Our new online exhibition is ready to be launched, and we want to celebrate with you, together with our new partner, the Sheen Center! Please join us:
Sunday, February 27, 3:00-4:30pm
“Identity and Migration:
Artists and Composers who Fled Persecution”
The Sheen Center for Thought & Culture, New York
During the first half of the 20th century, with the rise of Nazism and other fascist movements across most of Europe, the numbers of people migrating were second only to today. Many refugees made the United States their destination. During this event, expert panelists discuss the degree of receptivity of America to incoming refugees, as well as the degree to which incoming refugees were able to adapt to their new surrounds, a new culture, a new political atmosphere—and how, in the case of visual artists, this translated into the art that they continued to create. Is this transition easier in today’s global world? How do Christians and Yazidis in the Middle East maintain their identity in a system of sustained persecution by their Muslim rulers?
Rebecca Erbelding PhD, Historian and Author in Washington DC (top row, from left)
Ori Z Soltes PhD, Georgetown University in Washington DC
Stephen M Rasche JD, Catholic University in Erbil, Kurdistan Region, Iraq
David Stern, German born American Artist, New York NY (bottom row, from left)
Carolyn Enger, Steinway Recording Artist, performs music by refugee composers:
Arnold Schoenberg – Sechs kleine Klavierstücke Op. 19
Emahoy Tsegué-Maryam Guèbrou: Homesickness Pt. 1
Paul Ben-Haim – Canzonetta from Five Pieces for Piano, Op 34
Generously sponsored by the Consulate General of the Federal Republic of Germany in New York.
Supported by the World Jewish Congress North America.
This event celebrates the launch of the online exhibition “Identity, Art and Migration,” which tells a distinctly human story of how circumstance impacts selfhood. Through the lens of seven artist case studies and interdisciplinary scholarship, we investigate US immigration of European refugees during the first half of the 20th century: Anni Albers, Friedel Dzubas, Eva Hesse, Rudi Lesser, Lily Renee, Arthur Szyk and Fritz Ascher. The exhibition underscores the transformative effect of forced migration on individual identity.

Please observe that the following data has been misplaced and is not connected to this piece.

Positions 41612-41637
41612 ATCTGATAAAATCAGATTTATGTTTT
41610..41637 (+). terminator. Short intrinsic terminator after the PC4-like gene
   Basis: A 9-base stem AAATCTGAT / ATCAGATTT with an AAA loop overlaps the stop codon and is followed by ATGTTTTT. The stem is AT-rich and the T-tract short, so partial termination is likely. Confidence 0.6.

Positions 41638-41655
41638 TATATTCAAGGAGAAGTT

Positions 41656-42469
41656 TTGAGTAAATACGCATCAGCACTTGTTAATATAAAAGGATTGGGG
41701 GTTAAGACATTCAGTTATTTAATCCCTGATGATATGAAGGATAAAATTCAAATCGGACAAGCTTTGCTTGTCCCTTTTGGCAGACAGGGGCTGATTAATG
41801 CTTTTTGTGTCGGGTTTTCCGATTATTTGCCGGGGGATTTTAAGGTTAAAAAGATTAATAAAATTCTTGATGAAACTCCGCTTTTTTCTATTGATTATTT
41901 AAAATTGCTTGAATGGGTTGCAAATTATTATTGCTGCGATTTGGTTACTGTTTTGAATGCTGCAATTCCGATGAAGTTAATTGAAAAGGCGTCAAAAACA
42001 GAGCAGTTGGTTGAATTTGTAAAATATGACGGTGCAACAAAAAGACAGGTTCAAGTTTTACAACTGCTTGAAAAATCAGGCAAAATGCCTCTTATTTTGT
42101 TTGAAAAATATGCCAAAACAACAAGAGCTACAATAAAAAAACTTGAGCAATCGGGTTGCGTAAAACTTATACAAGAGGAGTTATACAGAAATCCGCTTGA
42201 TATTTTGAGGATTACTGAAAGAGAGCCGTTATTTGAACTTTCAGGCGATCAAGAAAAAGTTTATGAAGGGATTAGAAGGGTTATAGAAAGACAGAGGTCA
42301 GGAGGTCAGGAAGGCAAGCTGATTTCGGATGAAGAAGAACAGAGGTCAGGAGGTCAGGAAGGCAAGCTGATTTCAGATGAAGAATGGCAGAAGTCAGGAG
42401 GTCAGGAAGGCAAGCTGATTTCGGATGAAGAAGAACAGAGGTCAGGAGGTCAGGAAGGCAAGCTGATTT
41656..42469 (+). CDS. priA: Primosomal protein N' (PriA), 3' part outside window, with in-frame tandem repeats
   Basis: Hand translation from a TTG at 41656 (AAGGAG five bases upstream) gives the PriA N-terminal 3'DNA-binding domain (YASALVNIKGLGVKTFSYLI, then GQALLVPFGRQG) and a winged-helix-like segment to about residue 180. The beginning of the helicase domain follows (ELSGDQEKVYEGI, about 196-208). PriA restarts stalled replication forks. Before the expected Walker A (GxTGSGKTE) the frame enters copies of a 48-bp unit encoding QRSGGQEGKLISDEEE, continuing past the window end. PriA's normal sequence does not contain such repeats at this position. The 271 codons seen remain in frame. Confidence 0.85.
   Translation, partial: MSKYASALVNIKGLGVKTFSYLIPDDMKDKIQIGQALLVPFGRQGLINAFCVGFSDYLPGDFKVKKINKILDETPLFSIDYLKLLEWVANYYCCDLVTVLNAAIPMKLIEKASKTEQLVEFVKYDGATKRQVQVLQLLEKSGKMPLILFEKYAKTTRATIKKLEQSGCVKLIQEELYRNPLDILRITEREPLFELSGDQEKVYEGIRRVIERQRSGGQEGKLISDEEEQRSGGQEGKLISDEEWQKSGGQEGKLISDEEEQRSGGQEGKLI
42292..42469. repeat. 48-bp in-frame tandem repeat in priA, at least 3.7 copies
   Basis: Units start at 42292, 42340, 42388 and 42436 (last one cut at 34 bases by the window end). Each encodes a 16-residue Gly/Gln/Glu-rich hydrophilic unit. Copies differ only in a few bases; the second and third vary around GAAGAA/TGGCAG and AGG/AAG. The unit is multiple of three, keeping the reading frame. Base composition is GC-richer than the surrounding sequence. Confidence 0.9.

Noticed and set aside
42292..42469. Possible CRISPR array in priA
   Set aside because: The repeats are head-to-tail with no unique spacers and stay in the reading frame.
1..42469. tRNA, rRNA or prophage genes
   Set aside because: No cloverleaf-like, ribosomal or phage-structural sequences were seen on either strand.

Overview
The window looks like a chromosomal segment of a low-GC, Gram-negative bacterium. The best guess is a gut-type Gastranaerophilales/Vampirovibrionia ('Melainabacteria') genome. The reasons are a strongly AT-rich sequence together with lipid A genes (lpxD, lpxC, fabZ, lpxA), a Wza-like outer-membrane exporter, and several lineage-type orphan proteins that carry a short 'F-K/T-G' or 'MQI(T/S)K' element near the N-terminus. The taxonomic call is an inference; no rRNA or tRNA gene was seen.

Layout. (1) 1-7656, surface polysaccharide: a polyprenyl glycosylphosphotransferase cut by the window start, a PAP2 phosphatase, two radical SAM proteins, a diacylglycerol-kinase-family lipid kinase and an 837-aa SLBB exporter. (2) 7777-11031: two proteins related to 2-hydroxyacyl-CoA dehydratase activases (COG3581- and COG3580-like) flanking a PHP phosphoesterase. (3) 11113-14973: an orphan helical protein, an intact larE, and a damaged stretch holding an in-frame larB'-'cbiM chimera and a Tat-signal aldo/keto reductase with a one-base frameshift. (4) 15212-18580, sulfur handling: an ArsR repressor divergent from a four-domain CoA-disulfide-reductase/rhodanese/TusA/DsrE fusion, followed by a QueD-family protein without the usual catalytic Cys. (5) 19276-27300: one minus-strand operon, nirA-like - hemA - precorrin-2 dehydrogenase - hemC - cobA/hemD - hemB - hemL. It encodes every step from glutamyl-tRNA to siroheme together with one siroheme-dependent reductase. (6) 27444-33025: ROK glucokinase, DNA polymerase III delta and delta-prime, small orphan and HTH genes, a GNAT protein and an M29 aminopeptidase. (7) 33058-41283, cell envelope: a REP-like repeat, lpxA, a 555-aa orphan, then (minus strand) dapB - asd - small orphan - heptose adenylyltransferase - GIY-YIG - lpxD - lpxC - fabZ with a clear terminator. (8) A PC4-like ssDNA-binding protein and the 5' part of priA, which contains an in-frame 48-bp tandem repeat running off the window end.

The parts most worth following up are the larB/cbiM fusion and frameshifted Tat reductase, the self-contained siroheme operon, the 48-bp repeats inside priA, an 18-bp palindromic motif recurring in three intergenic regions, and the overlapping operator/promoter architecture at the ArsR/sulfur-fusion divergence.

Many thanks to co-curator Ori Z Soltes, to the authors, editors, translator and speakers, artist estates, museums and private collectors, and to MediaCombo for coming together to create this multi-faceted exhibition, which we offer to a global audience for years to come.
We thank the Consulate General of the Federal Republic of Germany in New York for their generous sponsorship.
Of course, we are much too excited to keep this a secret from you, so we decided to give you early access to the exhibition:
In March, we continue our monthly Zoom lecture series “Flight or Fight: Stories of Artists under Repression” with:
Wednesday, March 2, 12:00pm EST:
Jussuf Prince of Thebes –
Re-constructing the life and work of a forgotten talent from Safed
Featuring Dorothea Schöne, Berlin (Germany)
Jussuf Abbo, Head of a Black Man, ca. 1939, plaster, painted, H: 28 cm. Estate of Jussuf Abbo, Brighton/UK, photo: Gunter Lepkowski
Born in Safed, in the province of Beirut of the Ottoman Empire, the sculptor Joseph M. Abbo (1888–1953) – who later renamed himself Jussuf Abbo – came to Berlin in 1911 and began studying at the Royal Academy of Fine Arts in Berlin in 1913. By 1919 he had a master studio in the Prussian Academy of Fine Arts. Throughout the 1920’s he exhibited in top galleries throughout Germany and was a well known portrait sculptor and printmaker and an active member of the Berlin avant-garde artistic community. He was known for his bohemian and eccentric lifestyle, an exotic artist from the Orient, apparently living for sometime in a Bedouin tent in his large Berlin studio. In 1935, he fled persecution by the Nazis to London, where he died in 1953.
Thanks to Dorothea Schöne, director and CEO of Kunsthaus Dahlem in Berlin, Abbo’s work was recently rediscovered. For this art historical achievement, she received the Hans-and Lea-Grundig award in 2021.
Thank you for being part of our community. Your support makes our work possible.